favor of Helen Christensen Garcia who was rendered to have been
declared acknowledged natural daughter. Counsel for appellant
claims that California law should be applied; that under California
law, the matter is referred back to the law of the domicile; that
therefore Philippine law is ultimately applicable; that finally, the share
of Helen must be increased in view of the success ional rights of
illegitimate children under Philippine law. On the other hand, counsel
for the heir of Christensen contends that inasmuch as it is clear that
under Article 16 of our Civil Code, the national law of the deceased
must apply, our courts must immediately apply the internal law of
California on the matter; that under California law there are no
compulsory heirs and consequently a testator could dispose of any
property possessed by him in absolute dominion and that finally,
illegitimate children not being entitled to anything and his will remain
ISSUE: Whether or not the national law of the deceased should
be applied in determining the successional rights of his heirs.
HELD: The Supreme Court deciding to grant more successional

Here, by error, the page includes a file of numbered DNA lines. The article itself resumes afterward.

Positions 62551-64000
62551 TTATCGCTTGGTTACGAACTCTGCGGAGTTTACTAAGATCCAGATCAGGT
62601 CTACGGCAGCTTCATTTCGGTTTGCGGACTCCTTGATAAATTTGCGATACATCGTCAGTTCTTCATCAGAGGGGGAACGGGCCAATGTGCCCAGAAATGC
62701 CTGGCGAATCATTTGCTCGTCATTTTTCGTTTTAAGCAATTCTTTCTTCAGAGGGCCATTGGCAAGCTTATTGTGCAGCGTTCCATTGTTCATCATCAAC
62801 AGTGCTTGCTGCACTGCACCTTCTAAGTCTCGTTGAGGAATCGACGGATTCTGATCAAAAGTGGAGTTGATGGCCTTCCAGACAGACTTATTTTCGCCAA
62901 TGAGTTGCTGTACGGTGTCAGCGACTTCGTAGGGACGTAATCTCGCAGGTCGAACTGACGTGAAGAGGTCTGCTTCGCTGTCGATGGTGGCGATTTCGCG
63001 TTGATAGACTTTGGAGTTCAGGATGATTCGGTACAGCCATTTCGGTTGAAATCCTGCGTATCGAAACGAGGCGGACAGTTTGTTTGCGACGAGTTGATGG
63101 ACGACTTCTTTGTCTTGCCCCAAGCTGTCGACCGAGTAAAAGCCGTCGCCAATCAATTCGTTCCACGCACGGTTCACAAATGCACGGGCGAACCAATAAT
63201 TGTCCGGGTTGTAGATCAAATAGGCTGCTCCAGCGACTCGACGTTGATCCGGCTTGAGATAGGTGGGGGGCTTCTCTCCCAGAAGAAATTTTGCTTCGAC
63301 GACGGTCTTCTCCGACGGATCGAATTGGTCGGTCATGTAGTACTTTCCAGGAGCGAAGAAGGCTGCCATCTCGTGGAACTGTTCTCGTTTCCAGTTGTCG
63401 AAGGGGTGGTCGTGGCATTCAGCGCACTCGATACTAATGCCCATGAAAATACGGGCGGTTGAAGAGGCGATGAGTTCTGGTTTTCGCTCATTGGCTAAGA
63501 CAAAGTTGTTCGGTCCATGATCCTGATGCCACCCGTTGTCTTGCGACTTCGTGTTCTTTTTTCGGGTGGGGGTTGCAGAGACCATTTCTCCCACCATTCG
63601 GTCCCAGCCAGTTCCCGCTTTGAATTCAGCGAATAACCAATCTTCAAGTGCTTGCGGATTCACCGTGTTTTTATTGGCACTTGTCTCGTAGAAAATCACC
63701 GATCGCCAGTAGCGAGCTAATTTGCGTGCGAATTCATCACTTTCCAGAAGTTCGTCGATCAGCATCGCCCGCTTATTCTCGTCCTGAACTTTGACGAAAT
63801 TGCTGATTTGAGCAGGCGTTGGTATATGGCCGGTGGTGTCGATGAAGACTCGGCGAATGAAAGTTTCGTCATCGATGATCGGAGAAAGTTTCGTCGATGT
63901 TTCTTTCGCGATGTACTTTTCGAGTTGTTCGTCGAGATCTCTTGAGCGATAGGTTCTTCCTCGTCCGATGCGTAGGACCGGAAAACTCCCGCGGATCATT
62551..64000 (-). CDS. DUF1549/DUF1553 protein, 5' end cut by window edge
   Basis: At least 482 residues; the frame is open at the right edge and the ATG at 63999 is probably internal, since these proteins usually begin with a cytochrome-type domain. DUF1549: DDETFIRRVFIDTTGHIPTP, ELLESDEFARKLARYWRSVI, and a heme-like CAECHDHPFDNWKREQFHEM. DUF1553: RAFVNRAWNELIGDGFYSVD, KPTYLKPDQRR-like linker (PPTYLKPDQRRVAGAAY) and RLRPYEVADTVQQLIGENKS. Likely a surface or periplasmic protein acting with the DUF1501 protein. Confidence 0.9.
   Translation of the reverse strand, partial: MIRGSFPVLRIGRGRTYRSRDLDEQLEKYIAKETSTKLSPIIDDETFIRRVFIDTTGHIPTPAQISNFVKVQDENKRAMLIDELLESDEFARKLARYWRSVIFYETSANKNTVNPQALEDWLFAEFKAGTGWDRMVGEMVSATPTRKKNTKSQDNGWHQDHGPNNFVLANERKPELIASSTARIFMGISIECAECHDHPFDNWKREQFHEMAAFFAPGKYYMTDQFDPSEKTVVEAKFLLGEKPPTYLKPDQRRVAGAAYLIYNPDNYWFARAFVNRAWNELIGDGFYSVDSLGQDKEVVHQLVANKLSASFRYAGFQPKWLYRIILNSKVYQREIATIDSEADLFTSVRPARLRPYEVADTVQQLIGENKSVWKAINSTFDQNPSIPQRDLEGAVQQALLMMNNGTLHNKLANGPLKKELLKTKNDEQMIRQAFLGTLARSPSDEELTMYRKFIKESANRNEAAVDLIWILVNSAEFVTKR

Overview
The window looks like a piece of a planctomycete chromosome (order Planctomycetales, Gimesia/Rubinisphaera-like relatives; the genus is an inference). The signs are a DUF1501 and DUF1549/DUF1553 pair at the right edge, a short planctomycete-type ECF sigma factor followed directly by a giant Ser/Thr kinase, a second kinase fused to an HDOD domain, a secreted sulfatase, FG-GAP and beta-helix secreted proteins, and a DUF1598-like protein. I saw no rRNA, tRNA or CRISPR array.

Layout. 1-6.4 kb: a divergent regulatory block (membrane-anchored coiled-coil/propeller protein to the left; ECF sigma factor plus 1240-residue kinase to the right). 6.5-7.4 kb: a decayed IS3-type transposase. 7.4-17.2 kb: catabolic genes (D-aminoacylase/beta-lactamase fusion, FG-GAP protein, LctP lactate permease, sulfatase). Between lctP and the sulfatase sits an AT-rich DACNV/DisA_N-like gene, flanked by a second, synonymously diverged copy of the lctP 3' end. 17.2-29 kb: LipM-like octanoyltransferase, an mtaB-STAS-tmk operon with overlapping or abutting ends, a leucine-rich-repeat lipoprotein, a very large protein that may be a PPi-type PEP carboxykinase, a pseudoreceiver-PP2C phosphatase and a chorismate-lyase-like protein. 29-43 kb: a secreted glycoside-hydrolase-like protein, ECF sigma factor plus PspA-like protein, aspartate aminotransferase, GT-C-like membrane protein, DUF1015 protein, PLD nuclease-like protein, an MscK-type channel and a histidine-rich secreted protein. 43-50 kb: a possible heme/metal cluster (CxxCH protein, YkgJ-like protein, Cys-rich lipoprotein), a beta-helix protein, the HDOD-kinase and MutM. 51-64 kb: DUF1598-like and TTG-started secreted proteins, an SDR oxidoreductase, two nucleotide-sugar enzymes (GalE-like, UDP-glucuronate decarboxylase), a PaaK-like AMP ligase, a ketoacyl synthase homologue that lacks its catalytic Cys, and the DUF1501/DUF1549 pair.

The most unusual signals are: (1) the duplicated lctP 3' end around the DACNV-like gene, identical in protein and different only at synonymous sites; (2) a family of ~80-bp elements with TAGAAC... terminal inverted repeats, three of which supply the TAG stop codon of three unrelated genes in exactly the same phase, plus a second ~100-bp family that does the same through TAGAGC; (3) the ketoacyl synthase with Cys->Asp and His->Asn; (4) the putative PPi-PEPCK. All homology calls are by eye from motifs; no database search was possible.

rights to Helen said in effect that there are two rules in California
on the matter; the internal law which applies to Californians
domiciled in California and the conflict rule for Californians
domiciled outside of California. . The California conflict rule says: “If
there is no law to the contrary in the place where personal property is
situated, is deemed to follow the person of its owner and is governed
by the law of his domicile.” Christensen being domiciled in the
Philippines, the law of his domicile must be followed. The
case was remanded to the lower court for further proceedings –
the determination of the successional rights under Philippine law
only. Where it is referred back to California, it will form a circular
pattern referring to both country back and forth.

G.R. No. L-23678 (June 6, 1967)
Bellis vs. Bellis

Amos G. Bellis was a citizen of the State of Texas and of the
United States. He had five legitimate children with his first wife
(whom he divorced), three legitimate children with his second wife
(who survived him) and, finally, three illegitimate children.
6 years prior Amos Bellis’ death, he executed two(2) wills,
apportioning the remainder of his estate and properties to his
seven surviving children. The appellants filed their oppositions to
the project of partition claiming that they have been deprived of
their legitimes to which they were entitled according to the
Philippine law. Appellants argued that the deceased wanted his
Philippine estate to be governed by the Philippine law, thus the
creation of two separate wills.
Whether or not the Philippine law be applied in the case in the